TEM

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Transmission Electron
Microscopy
Nano Measurement
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Measurements involve bombardment of particles on samples (i-e, Photon, Ions,
Electrons)
Depending on nature of bombardment particle different information can be
obtained
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Size
Element composition
Crystallinity, Molecular Structure
Physical Properties
Electron as a Source
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Optical Microscope, visible light is used as a source
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Resolution: few microns – 100 microns
For imaging of nanomaterials, electrons are used as instead of light
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Resolution: few nanometer – few microns
Resolution of Microscope depends on wavelength (Rayleigh Eq)
0.6 
 =
 
We can change the resolution of Electron microscope by changing accelerating
voltage, which changes the velocity, which in turn changes wavelength associated
with electron
Electron as bombardment particle
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Electron bombarded on sample they are either
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Capture by sample
Scattered back
Knock out electrons already present in sample
Transmitted through the sample
If sample thickness is less than 100 nm, electron can pass through the material and
scattered either elastically or inelastically giving information about Crystallinity
and atomic concentration
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They are used in transmission electron microscopy
Transmission Electron Microscope
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Use for nanoscale imaging, ~ 0.5 nm
Small temperature fluctuations can cause noise in images
Operated in highly controlled environments
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Operated in basements
Floating tables
Radiative cooling panels
Complementary Measurements
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Electron diffraction :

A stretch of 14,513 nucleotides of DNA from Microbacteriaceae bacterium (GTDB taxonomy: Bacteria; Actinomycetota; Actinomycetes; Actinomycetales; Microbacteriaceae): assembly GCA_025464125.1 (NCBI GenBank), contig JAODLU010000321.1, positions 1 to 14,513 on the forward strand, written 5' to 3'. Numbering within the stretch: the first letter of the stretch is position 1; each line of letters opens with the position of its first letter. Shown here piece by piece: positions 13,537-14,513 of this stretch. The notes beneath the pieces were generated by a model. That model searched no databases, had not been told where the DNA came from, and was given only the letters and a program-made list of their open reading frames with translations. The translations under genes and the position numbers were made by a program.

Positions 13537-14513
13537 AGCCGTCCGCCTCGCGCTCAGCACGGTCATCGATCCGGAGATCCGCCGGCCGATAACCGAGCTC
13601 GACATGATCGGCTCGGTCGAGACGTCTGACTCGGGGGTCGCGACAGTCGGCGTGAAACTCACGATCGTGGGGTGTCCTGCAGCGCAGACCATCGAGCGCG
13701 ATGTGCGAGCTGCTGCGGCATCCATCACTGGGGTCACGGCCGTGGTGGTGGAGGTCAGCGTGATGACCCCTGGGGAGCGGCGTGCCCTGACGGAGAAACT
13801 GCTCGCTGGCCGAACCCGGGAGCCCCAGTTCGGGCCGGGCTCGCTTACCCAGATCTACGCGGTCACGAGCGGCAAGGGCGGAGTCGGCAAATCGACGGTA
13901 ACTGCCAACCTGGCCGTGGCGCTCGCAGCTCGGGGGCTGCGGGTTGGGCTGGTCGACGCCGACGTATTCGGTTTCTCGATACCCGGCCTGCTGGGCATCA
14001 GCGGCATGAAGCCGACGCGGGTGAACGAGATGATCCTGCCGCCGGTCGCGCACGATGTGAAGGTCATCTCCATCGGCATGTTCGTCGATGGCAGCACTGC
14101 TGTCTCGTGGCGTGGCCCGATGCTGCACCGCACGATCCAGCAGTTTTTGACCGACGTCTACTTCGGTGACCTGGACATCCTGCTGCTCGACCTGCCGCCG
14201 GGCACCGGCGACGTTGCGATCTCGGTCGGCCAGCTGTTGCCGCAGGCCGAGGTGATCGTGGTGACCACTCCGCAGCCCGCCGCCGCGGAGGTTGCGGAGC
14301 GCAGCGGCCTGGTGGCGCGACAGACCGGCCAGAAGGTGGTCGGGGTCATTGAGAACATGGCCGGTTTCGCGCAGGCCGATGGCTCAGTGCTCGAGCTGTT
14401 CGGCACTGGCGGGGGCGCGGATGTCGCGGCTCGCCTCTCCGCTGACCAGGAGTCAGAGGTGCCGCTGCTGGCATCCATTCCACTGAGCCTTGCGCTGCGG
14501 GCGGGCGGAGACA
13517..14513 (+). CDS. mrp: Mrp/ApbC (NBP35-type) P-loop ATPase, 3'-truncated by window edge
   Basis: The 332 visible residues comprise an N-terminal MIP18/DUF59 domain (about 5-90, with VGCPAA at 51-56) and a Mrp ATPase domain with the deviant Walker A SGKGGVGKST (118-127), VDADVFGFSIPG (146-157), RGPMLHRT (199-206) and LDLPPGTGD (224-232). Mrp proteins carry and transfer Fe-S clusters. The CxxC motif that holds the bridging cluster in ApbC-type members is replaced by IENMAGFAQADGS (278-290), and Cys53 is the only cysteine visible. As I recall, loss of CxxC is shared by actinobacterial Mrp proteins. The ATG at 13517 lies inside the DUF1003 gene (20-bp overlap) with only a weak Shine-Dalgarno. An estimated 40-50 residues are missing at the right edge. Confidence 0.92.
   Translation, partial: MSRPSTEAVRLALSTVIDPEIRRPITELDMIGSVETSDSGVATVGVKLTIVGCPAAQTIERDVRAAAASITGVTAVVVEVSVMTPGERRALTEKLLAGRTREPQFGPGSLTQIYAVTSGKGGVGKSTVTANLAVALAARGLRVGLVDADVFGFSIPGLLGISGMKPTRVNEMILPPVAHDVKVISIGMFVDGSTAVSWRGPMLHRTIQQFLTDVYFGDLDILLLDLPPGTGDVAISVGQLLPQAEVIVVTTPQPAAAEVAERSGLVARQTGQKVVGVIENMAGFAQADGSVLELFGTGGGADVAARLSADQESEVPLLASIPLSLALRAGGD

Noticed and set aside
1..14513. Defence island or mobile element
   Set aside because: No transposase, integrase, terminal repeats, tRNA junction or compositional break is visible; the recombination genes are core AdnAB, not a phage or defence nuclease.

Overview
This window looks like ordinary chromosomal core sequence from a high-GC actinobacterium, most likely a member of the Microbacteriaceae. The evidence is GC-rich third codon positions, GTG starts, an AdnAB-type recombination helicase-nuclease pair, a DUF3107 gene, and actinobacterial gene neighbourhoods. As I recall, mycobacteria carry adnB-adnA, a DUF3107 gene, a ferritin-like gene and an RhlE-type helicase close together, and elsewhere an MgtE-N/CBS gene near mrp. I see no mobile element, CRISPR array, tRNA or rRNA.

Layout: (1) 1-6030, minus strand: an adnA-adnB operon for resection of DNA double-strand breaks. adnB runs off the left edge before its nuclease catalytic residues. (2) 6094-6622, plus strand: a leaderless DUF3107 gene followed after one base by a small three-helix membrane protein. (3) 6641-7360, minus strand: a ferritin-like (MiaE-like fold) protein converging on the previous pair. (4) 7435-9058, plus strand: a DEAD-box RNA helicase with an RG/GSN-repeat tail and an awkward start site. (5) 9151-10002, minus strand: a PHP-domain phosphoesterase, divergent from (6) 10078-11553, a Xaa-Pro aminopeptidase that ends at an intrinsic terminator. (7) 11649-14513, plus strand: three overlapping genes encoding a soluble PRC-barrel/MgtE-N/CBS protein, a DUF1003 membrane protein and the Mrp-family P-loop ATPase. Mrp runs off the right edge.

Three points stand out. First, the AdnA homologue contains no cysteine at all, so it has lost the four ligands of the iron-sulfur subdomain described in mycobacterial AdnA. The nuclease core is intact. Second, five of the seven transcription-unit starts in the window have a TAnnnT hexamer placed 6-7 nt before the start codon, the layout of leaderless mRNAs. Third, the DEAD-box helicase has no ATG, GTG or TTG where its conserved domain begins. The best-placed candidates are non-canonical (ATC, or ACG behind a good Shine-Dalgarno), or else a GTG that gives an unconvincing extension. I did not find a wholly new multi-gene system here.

Information about crystal structure
Electron Energy loss spectroscopy:
Information about atomic concentrations
Transmission Electron Microscope
Sample Requirement
• Since working is based on transmitted electrons from the sample
• Samples should be very thin ~ 100 nm
• Specials methods are used to prepare sample
Sample before polishing
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Mechanical Polishing
Laser / Ion beam milling
Sample after polishing
Sample Requirements
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TEM Grid
Metallic Samples
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Mechanical Polishing using abrasive paper
Samples are polished in wedge shape
Further, thinning is done by highly accelerated Ar ions falling on the sample and removing
material physically
Samples are then place on TEM grids
Nanomaterial, Powdered Sample
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Dispersed in Solvents (Ethanol)
Add drops on TEM grids and dry
Drawbacks
• 2D imaging
• Artifacts leads to misinterpretation of results
• Small volume of samples is imaged
• Aberration in EM Lenses leads to distorted images
• Always complement TEM images with a surface imaging technique
Graphene
Top View
Cross Section
View
Multiwalled Carbon Nanotube
Different Morphology of Gold Nanoparticles
Ferrite Nanoparticles attached with CNTs
Lead Selenide Nanoparticles
Diffraction pattern , grains, grains boundaries of Palladium
Electron Diffraction of FCC Steel
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